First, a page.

Why do we travel? And would we still travel if everywhere was the same? What would be the point? 

Surf through Airbnb looking for your next holiday apartment and you will notice that the offers in New York or Paris, London or Budapest, São Paulo or Tokyo often look weirdly similar. As others have pointed out, it is as if a tasteful veil of white walls and grey sofas, house plants and mid-century-style furniture has descended and flattened them all into uniformity. Writer Kyle Chayka dubbed this phenomenon of the continuous rentable interior “airspace”.

There may be a few self-consciously quirky touches (because the short-term rental design guides tell hosts that people like quirky touches, within reason). These express individuality and character in the same away that someone who has “independent thinker” on their social-media profile will only ever be profoundly unoriginal and conformist. 

There might be a feature wall, standing out with its lurid pattern. There might be an inspirational message in big, chunky, faux driftwood letters standing in the kitchen. “Live, love, laugh” always strikes me as particularly profound. Or it might be written on a message board in diner-style letters, perhaps spelling out, “But first, coffee”.

© Illustrations: Giulia Giovannini

The kind host might have left a recipe for lemonade on a blackboard or the addresses of a couple of cafés that look exactly like the cafés in the city you just left and where the baristas have the same beards and tattoos and the coffee comes in the same little Duralex glasses. 

There might be a row of golden gnomes or a model vintage car that isn’t quite a toy. There will be house plants everywhere, including some drooping down from a little wooden shelf with black brackets and a small terrarium on it. These are for Instagramming. They are Moments.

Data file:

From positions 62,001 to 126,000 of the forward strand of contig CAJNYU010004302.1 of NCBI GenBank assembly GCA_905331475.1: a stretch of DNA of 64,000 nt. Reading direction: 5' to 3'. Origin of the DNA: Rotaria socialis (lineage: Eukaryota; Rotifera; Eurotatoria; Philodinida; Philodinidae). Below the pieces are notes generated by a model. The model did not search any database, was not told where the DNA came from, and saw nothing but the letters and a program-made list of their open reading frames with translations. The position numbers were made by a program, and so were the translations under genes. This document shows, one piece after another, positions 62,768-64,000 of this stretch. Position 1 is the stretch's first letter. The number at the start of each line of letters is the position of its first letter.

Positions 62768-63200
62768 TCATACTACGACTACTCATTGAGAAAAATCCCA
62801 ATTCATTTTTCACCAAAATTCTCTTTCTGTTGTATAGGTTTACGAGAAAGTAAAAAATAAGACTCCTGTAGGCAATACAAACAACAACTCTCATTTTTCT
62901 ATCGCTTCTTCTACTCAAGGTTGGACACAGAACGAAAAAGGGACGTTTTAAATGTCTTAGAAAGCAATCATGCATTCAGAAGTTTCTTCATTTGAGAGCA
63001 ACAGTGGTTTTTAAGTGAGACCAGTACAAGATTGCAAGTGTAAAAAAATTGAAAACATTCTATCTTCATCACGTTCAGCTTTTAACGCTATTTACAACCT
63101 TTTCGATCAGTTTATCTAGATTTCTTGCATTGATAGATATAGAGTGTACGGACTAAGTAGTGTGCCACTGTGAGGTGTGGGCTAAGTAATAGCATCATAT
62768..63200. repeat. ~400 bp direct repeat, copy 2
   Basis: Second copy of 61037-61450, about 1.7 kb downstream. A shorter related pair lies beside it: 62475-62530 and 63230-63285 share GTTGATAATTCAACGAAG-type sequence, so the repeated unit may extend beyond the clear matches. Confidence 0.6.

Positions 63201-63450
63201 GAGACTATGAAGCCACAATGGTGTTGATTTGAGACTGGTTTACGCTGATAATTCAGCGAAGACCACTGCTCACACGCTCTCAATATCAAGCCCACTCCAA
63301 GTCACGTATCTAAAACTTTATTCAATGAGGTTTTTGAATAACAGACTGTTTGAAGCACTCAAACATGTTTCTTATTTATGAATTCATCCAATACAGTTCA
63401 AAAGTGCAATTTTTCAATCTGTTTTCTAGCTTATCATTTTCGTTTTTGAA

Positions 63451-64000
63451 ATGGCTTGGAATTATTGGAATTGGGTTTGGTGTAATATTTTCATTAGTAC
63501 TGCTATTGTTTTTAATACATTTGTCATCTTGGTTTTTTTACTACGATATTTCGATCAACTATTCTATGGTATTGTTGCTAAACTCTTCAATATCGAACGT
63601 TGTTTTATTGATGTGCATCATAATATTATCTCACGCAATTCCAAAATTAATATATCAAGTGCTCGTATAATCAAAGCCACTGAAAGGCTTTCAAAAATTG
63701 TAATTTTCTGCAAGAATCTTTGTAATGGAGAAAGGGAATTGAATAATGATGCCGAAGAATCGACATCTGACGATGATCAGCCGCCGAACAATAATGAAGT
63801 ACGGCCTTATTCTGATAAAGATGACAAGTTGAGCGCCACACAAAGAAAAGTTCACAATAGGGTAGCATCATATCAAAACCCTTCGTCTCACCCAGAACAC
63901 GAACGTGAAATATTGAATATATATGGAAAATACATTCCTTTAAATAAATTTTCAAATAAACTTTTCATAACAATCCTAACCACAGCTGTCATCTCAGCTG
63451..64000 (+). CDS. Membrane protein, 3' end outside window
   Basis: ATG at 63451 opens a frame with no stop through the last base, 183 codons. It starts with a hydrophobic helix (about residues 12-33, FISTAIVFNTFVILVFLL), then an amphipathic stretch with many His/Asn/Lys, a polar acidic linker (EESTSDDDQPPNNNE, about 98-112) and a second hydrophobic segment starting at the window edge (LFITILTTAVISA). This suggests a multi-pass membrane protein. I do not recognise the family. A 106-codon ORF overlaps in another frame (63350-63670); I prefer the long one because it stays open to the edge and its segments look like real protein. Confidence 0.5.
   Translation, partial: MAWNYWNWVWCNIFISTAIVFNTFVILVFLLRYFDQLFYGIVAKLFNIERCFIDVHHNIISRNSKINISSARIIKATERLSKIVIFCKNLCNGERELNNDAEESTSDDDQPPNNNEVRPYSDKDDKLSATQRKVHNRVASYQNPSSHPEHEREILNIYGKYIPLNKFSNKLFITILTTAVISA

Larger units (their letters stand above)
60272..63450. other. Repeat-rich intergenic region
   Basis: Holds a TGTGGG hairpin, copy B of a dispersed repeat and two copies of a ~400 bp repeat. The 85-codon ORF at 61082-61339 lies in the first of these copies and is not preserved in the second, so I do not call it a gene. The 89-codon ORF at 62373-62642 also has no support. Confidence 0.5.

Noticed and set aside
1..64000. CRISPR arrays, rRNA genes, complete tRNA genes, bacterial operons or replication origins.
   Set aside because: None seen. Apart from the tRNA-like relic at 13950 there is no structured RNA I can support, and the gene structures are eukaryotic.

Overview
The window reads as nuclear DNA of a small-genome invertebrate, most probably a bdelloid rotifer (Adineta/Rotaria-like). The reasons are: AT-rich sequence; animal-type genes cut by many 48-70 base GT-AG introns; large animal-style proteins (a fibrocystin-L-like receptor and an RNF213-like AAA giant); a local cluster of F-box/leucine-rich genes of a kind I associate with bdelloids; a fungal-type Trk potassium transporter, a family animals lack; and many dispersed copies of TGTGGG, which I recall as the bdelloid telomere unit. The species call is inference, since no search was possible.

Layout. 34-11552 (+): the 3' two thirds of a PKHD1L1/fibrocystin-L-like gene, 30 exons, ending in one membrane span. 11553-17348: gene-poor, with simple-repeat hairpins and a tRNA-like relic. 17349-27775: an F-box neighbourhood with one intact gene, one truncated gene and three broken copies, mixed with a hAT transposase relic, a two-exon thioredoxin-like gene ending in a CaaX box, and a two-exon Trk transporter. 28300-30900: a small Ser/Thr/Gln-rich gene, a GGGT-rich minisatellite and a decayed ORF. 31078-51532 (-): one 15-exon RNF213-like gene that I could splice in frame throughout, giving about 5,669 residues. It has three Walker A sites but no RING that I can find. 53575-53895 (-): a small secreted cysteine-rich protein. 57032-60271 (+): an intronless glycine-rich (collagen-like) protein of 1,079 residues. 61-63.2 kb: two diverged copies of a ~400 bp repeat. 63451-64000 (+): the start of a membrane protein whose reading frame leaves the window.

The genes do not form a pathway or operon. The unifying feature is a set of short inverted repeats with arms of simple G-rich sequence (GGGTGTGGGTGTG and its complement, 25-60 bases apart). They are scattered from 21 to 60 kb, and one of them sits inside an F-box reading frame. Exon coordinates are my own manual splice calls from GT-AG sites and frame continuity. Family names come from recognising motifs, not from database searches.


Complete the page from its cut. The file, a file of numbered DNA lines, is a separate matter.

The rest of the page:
Because these interiors are designed to be consumed as images on a screen. They are designed to seduce with an idea of generic global familiarity. They represent a lifestyle that is metropolitan, chic, minimal and self-congratulatory. You enjoy the image because this is how you imagine you might want to live. You recognise it already. What is happening here is a kind of invidious digital aesthetic seepage, an unintentional effect of the gradual global convergence of the interior. There is an irony to this because Airbnb seeded an idea of authenticity. The trick was to disrupt the hotel industry by allowing travellers (never tourists) to temporarily insert themselves into the homes of real people in real neighbourhoods where real people live (as if hotels were inevitably located in unreal places). 

But authenticity comes with difference. Funny-sized beds, old furniture, clutter, mothballs, unfitted Victorian wardrobes, stains, the accumulated stuff of a lifetime. This, it turned out, was not a seductive look. People like their difference to be generic. They want something a bit nicer than those room sets in Ikea. They want something like the neatest, most minimal-looking apartments on Airbnb.

This is not to blame the digital platform. It proclaims itself part of the sharing economy and it has, in the process shared the look. We are scrolling and making decisions, we are all more than complicit. Airbnb has become an unlikely style-book of design, a dispersed network of the endless interior.

Once, people watched the movies, saw the sets and tried to emulate Hollywood style through local versions available at stores in their hometown. Then they bought DIY magazines and modernised their homes with flush doors and multi-tiered plant stands. Then they leafed through interiors magazines for tips on urban cool. Then they idled in traffic waiting to visit the big blue boxes on the industrial edges of cities to find inspiration in room sets.

© Giulia Giovannini

Now we do not even need to buy a magazine: we can mindlessly scroll through apartments that are a bit too expensive on Airbnb, and the look seeps in. Where once we bought a guidebook and phoned a couple of pensions to reserve a room over the phone (which took, perhaps, half an hour), now we surf endlessly through weirdly familiar apartments, unable to decide because they all look so similar.

If time is money, we have become ridiculous fools trying to save a few pounds while whiling away invaluable and unretrievable hours. Those apartments, that style, that distinctive banality seeps into our consciousness and it becomes, paradoxically, aspirational.